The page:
Stoltzfus’ loans total 60% of money raised for failed congressional campaign

The day before he lost the March 19 Republican primary for the open 6th Congressional District seat, state Rep. Reggie Stoltzfus loaned $133,000 to his campaign.

That was on top of the $250,000 he gave it on Dec. 21.

Stoltzfus, R-Paris Township, provided nearly 60% of the $645,692 his failed campaign raised.

In comparison, state Sen. Michael Rulli, R-Salem, who won the primary, raised $609,701 for his campaign with $30,400 coming from him. Less than 5% of the total money raised by Rulli’s campaign came from the candidate.

Rulli beat Stoltzfus by about 8.5% in the Republican primary.

A third Republican, Rick Tsai of East Palestine, came in a distant last.

Tsai raised $42,223 for his campaign with $9,454 coming from the candidate. More than 22% of the funds collected by Tsai came from him. Tsai also listed $8,432 in campaign debt and only a $99 surplus as of March 31.

Congressional candidates recently filed first quarter campaign financial reports. But the “first quarter” term is misleading as they had to previously file preprimary reports for financial activity between Jan. 1 and Feb. 28. The first quarter report is for Feb. 29 to March 31.

That period of 32 days was productive for Rulli, who raised $166,966, including $57,800 from political action committees.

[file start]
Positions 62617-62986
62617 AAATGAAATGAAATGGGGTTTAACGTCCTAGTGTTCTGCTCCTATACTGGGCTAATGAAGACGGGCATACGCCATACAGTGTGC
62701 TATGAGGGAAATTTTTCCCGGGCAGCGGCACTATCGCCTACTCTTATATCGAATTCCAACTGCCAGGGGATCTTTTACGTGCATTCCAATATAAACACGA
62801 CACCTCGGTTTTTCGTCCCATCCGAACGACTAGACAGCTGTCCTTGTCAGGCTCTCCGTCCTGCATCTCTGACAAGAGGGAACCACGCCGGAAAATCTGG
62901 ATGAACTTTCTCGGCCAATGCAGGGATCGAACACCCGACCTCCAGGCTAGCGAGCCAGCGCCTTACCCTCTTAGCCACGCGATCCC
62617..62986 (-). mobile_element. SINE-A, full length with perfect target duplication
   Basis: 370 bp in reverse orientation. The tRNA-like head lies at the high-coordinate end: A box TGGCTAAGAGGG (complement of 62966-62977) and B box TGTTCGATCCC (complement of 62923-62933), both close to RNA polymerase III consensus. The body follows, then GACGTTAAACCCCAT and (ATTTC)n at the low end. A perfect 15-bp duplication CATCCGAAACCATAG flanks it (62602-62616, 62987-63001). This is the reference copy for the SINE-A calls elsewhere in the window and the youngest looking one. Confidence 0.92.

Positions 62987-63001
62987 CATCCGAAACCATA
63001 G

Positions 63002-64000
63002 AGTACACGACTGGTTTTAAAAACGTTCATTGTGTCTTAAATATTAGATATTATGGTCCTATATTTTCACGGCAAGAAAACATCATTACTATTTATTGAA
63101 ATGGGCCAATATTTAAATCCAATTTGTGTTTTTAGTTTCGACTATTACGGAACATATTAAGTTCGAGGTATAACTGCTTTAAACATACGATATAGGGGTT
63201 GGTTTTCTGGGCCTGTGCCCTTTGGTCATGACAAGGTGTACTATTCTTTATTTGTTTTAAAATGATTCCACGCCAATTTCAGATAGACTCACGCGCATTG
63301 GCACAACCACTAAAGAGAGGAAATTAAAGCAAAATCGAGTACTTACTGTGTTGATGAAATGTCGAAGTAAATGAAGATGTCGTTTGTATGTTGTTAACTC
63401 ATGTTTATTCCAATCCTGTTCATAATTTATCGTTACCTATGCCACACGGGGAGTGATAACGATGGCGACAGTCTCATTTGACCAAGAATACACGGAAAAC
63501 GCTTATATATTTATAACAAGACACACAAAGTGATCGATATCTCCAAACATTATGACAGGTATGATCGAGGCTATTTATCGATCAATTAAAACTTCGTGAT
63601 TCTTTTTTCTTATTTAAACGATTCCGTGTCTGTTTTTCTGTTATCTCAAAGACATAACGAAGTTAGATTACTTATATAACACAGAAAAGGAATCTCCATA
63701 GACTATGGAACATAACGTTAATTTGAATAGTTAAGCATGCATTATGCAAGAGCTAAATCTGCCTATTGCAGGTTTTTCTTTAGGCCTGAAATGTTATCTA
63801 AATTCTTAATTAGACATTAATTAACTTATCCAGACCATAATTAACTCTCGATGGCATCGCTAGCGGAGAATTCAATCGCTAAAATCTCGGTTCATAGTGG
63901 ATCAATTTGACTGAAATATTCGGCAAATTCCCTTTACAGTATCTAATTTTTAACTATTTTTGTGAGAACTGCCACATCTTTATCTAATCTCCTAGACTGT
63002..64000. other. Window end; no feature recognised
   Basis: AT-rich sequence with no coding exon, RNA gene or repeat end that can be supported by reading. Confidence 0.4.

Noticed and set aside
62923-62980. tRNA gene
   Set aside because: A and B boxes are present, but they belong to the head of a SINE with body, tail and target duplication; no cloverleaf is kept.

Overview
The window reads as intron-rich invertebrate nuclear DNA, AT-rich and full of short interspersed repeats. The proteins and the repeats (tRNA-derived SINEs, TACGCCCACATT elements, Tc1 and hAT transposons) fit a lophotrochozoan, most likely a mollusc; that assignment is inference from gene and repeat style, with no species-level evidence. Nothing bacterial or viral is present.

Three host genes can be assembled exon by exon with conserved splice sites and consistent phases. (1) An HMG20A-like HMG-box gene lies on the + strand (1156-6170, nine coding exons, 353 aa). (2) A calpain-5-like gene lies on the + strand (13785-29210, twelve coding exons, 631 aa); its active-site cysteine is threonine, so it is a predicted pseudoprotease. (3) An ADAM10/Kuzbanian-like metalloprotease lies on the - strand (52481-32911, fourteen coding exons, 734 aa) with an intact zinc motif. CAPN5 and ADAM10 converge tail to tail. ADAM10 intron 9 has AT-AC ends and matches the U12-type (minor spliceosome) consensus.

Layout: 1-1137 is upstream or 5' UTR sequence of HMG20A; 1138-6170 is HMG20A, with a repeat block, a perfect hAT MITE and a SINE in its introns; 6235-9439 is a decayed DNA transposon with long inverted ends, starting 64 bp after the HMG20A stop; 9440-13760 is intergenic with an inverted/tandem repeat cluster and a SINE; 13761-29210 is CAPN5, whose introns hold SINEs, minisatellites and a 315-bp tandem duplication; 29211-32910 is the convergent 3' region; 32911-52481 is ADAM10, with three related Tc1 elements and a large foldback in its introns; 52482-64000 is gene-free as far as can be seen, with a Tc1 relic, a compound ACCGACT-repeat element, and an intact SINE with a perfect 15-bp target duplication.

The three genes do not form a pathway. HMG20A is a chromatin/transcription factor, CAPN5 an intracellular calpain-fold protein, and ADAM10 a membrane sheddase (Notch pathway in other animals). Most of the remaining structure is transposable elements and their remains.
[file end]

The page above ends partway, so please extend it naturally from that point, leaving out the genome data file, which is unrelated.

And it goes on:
His largest contributor in the quarter was Koch Industries PAC, one of the largest Republican committees in the country, who gave him $10,000 on March 5.

Rulli spent $557,606 on his successful Republican primary win including $275,413 in the first quarter reporting period.

His largest expenses in the quarter period were $95,000 to Media Ad Ventures of Springfield, Virginia, for commercials; $69,261 to Ax Media of Kansas City, Missouri, for commercials; and $32,500 to Ironclad Consulting of Hilliard for fundraising consulting.

Rulli had $52,095 in his fund as of March 31.

But he listed $77,413 in debt — with $37,719 to Media Ad Ventures being the largest amount. Rulli’s debt was larger than his campaign fund balance as of March 31.

Rulli is running in the June 11 special general election for the vacant congressional seat against Michael L. Kripchak of Youngstown, who won the Democratic primary. That election is for the unexpired term of Republican Bill Johnson, who resigned Jan. 21 to become Youngstown State University president.

The two will face off again in the Nov. 5 general election for the full two-year term that starts in January 2025.

Stoltzfus raised $157,985 between Feb. 29 and March 31 with $133,000 coming from the candidate.

For the campaign, Stoltzfus spent $643,229 with $395,118 spent in the first quarter period.

His largest expenses in the first quarter period were $192,771 to Flexpoint Campaign of New Albany for television commercials, $85,920 to Monkey Crayon Media LLC of Westerville for campaign mail, and $32,000 to Jamestown Associates of Philadelphia, Pa., for media production.

Stoltzfus’ campaign had a $2,463 surplus as of March 31.

Money raised and spent in the Democratic primary for the 6th District was significantly less than the Republican one.